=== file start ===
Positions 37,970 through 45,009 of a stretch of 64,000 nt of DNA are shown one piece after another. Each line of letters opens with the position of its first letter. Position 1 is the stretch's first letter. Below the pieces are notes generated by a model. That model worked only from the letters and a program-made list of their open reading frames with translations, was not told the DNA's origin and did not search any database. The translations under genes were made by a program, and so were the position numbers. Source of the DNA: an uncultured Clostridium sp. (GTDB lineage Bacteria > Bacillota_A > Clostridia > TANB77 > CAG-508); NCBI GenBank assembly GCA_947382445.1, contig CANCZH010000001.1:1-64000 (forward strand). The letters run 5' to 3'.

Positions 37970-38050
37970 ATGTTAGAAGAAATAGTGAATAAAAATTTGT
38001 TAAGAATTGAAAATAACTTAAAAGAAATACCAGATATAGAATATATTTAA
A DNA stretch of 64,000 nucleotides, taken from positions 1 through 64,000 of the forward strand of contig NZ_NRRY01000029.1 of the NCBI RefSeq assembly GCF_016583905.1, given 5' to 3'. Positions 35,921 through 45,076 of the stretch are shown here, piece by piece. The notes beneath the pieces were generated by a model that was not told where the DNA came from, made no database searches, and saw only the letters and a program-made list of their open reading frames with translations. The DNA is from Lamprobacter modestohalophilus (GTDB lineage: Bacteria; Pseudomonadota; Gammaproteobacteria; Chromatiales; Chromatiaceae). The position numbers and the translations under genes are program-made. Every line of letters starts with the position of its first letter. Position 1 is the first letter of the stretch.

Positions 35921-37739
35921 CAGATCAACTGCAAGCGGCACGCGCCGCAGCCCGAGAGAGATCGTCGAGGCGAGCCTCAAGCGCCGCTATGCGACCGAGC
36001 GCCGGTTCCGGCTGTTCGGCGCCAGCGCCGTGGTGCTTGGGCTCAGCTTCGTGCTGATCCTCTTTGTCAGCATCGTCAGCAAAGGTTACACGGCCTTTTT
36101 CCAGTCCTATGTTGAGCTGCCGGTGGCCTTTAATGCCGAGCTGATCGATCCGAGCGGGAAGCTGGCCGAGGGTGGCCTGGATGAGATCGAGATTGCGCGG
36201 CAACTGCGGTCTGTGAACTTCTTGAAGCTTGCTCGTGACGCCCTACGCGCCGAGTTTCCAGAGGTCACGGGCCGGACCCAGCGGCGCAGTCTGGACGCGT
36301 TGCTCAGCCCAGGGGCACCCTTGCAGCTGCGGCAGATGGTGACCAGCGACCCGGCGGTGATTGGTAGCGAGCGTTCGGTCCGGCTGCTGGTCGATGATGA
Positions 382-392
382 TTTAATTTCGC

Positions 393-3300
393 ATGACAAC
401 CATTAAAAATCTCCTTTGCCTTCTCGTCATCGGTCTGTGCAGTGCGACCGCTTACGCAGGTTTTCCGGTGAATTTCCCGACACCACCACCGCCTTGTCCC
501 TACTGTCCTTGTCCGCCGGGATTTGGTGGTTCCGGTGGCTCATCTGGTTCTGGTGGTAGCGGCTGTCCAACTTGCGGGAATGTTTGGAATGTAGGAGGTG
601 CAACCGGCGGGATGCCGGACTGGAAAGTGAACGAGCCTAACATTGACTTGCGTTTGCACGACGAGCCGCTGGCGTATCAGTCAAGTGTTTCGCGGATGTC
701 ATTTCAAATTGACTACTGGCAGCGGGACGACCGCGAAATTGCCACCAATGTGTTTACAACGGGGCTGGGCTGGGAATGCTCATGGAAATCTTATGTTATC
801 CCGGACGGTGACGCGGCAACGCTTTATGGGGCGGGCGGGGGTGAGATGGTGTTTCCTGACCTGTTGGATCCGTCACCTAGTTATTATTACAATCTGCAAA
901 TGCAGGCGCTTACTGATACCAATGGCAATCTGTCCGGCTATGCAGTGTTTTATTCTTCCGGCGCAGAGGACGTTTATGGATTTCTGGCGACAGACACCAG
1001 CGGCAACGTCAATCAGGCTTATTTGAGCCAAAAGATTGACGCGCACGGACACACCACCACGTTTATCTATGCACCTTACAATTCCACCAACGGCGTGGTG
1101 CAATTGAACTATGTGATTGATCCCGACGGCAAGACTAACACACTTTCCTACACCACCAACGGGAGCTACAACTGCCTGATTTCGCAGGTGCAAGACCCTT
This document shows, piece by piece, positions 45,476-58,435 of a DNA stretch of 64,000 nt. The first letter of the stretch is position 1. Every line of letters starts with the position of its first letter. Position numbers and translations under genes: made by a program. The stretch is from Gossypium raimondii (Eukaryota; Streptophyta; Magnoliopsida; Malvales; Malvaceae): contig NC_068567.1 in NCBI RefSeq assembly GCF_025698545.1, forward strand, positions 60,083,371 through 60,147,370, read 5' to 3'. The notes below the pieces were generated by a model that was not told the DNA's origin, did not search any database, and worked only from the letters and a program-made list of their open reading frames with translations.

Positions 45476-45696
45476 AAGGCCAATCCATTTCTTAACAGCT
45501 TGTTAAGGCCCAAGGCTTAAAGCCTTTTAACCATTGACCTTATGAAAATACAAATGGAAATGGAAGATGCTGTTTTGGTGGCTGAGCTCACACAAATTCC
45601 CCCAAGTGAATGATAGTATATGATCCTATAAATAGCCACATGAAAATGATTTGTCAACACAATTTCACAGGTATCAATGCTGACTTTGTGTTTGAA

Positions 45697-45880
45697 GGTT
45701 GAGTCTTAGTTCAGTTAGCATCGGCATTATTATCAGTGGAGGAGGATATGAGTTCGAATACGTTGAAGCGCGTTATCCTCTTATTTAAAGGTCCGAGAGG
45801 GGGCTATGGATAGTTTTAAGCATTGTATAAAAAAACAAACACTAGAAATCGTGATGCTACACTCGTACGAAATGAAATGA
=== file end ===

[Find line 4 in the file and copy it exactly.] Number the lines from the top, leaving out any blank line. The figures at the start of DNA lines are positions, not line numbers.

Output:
38001 TAAGAATTGAAAATAACTTAAAAGAAATACCAGATATAGAATATATTTAA